I got a little change in my pocket going jingle lingle ling
Want to call you on the telephone baby I give you a ring
But each time we talk I get the same old thing
Always no huggin’ no kissin’ until I get a wedding ring
My honey my baby donâ€™t put my love upon no shelf
She said donâ€™t give no lies and keep your hands to yourself
As I sit on the sidewalk enjoying a Carmel Machiatto and pondering where the Starbucks logo came from and if the woman on it is indeed a mermaid (that’s what she looks like to me), I hear the first twangs of the guitar from this classic Georgia Satellites song. Every time I hear this song I get a little smile on my face.
The year was 1986 — and I had somehow ended up on my way camping with my uncle and dad. Camping means you have a tent and a sleeping bag, a cooler and some matches in my world — not a campground with bathrooms and electrical outlets and RVs. We were in the white GMC van, me perched in the center on top of the engine hood/cover that was between the two front seats. We had my small boombox (one of my prized possessions as a child, along with my Mickey Mouse phone and small Sony TV) as the radio wasn’t working. I was pouting because they wouldn’t let me listen to my Thriller tape as this song came on the radio, it was the first time any of us had ever heard it. Now, despite the fact that I like this song, I would never, ever let my dad and my uncle know that — so I continued pouting and holding out to hear Thriller.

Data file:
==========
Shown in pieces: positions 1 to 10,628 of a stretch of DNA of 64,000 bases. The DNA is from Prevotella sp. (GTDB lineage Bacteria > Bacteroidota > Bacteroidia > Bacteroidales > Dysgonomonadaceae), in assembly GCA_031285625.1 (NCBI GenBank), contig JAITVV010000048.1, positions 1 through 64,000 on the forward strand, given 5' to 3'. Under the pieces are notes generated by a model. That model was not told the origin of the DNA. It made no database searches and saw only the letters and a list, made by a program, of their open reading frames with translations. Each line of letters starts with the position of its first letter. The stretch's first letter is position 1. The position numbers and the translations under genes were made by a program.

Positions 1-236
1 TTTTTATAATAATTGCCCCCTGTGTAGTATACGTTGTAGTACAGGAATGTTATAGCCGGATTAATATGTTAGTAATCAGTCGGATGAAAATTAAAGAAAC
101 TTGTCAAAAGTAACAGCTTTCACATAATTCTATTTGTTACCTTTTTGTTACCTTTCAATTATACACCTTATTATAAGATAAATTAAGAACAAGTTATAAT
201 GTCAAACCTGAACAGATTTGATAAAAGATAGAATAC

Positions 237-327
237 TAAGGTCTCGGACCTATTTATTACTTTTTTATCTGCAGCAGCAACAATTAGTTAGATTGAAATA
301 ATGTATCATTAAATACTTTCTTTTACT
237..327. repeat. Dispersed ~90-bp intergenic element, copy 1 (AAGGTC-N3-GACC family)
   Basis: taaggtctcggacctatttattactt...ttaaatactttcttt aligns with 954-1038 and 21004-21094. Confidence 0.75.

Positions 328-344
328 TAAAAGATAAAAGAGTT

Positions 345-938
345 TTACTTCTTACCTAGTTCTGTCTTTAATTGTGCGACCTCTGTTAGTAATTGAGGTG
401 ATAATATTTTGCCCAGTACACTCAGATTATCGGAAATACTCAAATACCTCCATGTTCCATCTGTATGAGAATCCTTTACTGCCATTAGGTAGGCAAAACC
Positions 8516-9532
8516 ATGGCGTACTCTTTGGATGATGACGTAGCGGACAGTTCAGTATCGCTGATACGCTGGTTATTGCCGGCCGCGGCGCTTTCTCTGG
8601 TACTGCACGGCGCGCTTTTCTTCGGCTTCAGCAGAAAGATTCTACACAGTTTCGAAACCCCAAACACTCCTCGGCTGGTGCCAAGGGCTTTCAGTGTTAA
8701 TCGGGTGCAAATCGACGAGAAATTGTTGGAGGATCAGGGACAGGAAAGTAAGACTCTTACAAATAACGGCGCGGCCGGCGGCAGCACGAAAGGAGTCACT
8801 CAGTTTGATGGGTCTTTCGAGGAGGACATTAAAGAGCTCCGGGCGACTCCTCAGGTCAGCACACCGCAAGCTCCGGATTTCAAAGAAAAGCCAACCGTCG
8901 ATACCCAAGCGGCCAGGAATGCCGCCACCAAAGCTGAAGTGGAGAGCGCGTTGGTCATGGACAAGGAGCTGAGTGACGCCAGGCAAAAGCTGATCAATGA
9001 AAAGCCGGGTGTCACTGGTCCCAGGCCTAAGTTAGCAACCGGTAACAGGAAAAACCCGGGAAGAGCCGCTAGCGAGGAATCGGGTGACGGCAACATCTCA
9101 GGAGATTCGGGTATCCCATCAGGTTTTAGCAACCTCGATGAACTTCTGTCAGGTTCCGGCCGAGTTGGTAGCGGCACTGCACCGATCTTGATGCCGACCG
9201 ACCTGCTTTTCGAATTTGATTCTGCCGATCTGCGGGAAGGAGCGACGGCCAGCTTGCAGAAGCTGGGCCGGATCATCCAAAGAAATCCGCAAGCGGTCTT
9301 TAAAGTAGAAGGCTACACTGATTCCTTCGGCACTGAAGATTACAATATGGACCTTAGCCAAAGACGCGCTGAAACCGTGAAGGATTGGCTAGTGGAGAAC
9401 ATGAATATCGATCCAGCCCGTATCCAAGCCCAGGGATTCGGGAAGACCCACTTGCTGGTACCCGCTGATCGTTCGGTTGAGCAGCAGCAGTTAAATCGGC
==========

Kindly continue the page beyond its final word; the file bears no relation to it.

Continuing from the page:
They didn’t give in to my pouting. It’s late, and it’s late fall, so it’s pretty cold in the mountains. As we’re driving up, some of the higher altitude roads have been closed because of ice. We finally find the area we want camp in, and I sit in the van, watching my dad and uncle in the headlights. They pull up the barriers at the edge of the parking lot so we can drive right down into the forest.
We set up camp and get the fire going. I’m starving, and given the fact that I’m 6 or 7 years old, I’m used to my mom’s meals while we camp. Hotdogs, steaks, baked potatoes. The only thing the guys had brought were a can of pork n’ beans. The night was getting worse from this 6 year old’s perspective. Pork n’ beans!! Uggh! We sit around the fire, listen to the radio (still not Thriller) and they probably played “Keep Your Hands to Yourself” two or three more times that night — which, of course was accompanied by me stating loudly and with complete exaggeration, “I hate this song!” (I don’t give in easily).
The next morning we pack up to leave. As we start to drive out of the parking lot the van dies. Kaput! After a few tries of the engine, my uncle and dad decide the best thing to do is jump start the van So as they each jump out the the van and start pushing, I sit on the engine hood and the Georgia Satellites come on yet again. At this point, I’ve had it. I’m upset that I’m the only one in the van and I’m still listening to this song I have to pretend to hate and I had pork n’ beans for dinner (if, in fact, I had even eaten). I start screaming at the top of my lungs, so I’m sure they hear me, “This is the worst camping trip I have ever been on!” (I’m six, really, how many did I have to compare it to?) “I will never ever ever go camping with you again!!!”
Of course, looking back on this later, I realize this was one of the best camping trips I had ever been on, just chillin’ with my dad and uncle. The Georgia Satellites’ song has a lot of other great, albeit tumultuous, memories attached to it, but every time I hear the first few notes I start thinking of the small, blonde me yelling at the top of my lungs at my dad and uncle, fists clenched, eyes closed. And I smile… 🙂 I’m such a pain in the ass.